Goldstrike, United States

Gold production at the open pit was higher than plan in third quarter 2004, and total cash costs were in line with plan. The Company processed more ore from the open pit as a substitute for ore from the underground mine. With the planned mining of lower-grade ore during 2004, production was 28% lower and total cash costs were 17% higher than the prior-year quarter.

At the underground mine, production was below plan due to lower than planned availability of the Rodeo backfill raise, a change in the mining sequence and a lower mining rate. Total cash costs per ounce were 16% higher than plan due to the lower production volumes and higher backfill haulage costs. Production was similar to the prior-year quarter but total cash costs per ounce were 6% higher than plan due to the lower volumes of ore processed.

The Goldstrike property is expected to achieve its production plan for the full year.

Eskay Creek, Canada

Production for third quarter 2004 was lower than plan due to mining in areas that had lower than expected ore grades. Total cash costs per ounce were better than plan due to higher by-product credits caused by the positive impact of higher silver prices on the value of silver contained in ore processed. The mine is expected to be slightly below plan for production for the year, but at lower total cash costs because of higher than planned silver by-product credits. Compared to the prior-year quarter, as expected, production was 32% lower because the quantity of ore processed was 13% lower, and ore grades were 25% lower. Total cash costs per ounce were lower in the prior-year quarter because higher silver content in the ore led to higher by-product credits in 2003.

Round Mountain, United States

Production and total cash costs were both higher than plan in third quarter 2004. Production was positively impacted by the recovery of gold from leach pads where ore was placed in prior years. Total cash costs per ounce were impacted by higher than plan usage of cyanide and other consumables. Round Mountain is expected to exceed its production plan for the full year, at total cash costs within the range of guidance. Compared to the prior-year quarter, gold production was higher due to increased quantities of ore processed, partly offset by an expected decline in ore grades. Total cash costs per ounce increased by 18% compared to the prior-year quarter as a result of mining lower-grade ore and higher cyanide and other consumables usage in 2004. Also, in third quarter 2003, higher volumes of low-cost leach pad ounces were mined in comparison with third quarter 2004 when the mine processed greater quantities of low-grade stockpiled ore at higher total cash costs per ounce.

Hemlo, Canada

Production was lower than plan and total cash costs were higher than plan in third quarter 2004. Ground stability issues caused mining to occur in lower grade areas of the mine. For the full year, the mine is expected to marginally underperform against plan. The mine produced 27% less gold than the prior-year quarter due to a 25% decline in ore grades, which also resulted in 27% higher total cash costs.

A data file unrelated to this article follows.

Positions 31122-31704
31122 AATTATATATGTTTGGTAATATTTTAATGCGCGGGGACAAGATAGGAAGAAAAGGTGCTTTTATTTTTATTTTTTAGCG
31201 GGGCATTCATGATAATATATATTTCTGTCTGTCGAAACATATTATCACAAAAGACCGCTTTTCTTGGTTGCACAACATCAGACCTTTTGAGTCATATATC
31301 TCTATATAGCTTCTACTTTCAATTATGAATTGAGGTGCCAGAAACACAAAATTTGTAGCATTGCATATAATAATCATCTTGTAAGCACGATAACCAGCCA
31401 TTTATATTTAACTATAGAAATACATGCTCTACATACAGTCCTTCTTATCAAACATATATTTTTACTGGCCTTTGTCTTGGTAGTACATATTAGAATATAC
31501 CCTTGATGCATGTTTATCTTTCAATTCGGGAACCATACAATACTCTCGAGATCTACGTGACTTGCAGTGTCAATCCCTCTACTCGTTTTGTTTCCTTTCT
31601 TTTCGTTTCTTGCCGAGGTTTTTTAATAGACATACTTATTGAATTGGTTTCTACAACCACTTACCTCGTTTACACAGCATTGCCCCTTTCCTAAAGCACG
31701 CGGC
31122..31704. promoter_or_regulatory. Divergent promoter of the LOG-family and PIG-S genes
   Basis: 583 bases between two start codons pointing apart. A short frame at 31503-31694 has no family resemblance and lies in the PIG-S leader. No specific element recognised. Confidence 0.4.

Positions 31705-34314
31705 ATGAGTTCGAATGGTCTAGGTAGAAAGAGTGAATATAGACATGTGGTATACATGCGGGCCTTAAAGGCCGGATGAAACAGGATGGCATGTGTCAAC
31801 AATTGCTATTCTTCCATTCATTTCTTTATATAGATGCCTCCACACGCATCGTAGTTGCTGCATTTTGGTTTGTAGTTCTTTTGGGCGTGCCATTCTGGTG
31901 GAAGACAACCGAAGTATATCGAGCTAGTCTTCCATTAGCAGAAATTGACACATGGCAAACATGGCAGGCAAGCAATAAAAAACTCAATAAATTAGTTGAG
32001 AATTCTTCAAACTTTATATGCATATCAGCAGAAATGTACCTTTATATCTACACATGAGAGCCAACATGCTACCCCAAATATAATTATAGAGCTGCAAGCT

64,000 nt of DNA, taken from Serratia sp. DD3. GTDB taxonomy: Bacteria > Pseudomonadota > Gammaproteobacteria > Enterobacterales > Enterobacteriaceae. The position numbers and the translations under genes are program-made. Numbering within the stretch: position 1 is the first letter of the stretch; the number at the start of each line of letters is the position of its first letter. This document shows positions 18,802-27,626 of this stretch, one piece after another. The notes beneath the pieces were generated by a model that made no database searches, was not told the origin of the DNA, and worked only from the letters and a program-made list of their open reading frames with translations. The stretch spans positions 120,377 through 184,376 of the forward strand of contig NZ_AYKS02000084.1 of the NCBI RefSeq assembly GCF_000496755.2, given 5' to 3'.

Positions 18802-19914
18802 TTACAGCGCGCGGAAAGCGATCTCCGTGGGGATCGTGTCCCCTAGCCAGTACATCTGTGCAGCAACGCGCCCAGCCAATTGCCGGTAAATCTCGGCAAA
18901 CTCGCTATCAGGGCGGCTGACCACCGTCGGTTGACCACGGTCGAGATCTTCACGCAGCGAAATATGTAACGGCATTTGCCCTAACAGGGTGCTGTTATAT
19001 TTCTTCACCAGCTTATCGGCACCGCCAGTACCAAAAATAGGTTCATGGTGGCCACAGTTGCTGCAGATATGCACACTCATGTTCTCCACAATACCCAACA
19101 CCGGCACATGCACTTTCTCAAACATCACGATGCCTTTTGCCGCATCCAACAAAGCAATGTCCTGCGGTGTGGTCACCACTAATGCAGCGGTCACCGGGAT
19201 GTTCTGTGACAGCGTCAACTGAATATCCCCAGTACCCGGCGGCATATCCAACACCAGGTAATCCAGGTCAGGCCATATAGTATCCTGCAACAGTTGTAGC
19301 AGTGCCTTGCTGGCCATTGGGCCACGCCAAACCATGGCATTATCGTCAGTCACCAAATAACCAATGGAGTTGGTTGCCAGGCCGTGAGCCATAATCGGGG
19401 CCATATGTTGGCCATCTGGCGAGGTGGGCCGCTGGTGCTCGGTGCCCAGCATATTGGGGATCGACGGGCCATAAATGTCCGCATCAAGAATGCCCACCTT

Holt-McDermott, Canada

In October 2004, Barrick closed the sale of the Holt-McDermott mine, adjacent land holdings and the mill and mill-related facilities to Newmont Canada Limited. Newmont will assume the asset retirement and other environmental obligations associated with the mine. A gain on disposal of $2 million will be recorded in fourth quarter 2004.

Nevada Power Plant

In Nevada, Barrick has received principal permits for the 115-megawatt natural gas-fired power plant that will supply its Goldstrike property. Early in fourth quarter 2004, an agreement was entered into with Wartsila to provide a turnkey power facility. Site preparation will commence in early November and delivery of the first engines is anticipated early in second quarter 2005. The plant is expected to commence operation in fourth quarter 2005.

East Archimedes, United States

In September 2004, a decision was made to proceed with the East Archimedes project at Ruby Hill. An expected two-year construction phase will begin once permitting has been secured. Archimedes reserves are comprised of proven reserves of 13.99 million tons at an average grade of 0.061 ounces per ton and probable reserves of 2.58 million tons at an average of 0.057 ounces per ton.


South America

                                           Total Cash
                                          Costs - per
                                       Gold Institute
Pierina Mine                           Production Cost     Total Cash